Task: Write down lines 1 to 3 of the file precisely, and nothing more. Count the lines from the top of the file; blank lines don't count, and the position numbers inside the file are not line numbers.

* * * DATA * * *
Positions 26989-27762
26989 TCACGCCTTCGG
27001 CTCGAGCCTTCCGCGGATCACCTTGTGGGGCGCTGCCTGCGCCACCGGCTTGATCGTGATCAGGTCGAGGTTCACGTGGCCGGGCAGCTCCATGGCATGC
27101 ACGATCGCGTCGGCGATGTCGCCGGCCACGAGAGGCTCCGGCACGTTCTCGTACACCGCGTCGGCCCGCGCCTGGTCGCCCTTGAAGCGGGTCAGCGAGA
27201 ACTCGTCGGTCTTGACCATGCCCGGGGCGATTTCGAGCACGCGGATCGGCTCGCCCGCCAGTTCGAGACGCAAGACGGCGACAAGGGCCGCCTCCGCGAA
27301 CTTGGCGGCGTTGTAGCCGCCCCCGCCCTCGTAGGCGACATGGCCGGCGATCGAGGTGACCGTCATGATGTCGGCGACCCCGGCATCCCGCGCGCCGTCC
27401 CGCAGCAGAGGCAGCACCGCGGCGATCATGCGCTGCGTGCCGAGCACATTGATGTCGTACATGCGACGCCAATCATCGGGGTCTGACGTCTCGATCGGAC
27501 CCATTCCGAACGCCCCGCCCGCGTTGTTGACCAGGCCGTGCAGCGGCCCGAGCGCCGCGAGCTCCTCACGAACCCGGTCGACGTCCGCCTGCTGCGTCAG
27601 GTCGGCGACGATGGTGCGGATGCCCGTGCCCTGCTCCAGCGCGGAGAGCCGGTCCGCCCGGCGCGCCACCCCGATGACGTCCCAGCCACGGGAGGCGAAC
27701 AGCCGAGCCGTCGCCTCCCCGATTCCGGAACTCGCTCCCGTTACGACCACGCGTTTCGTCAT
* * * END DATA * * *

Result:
Positions 26989-27762
26989 TCACGCCTTCGG
27001 CTCGAGCCTTCCGCGGATCACCTTGTGGGGCGCTGCCTGCGCCACCGGCTTGATCGTGATCAGGTCGAGGTTCACGTGGCCGGGCAGCTCCATGGCATGC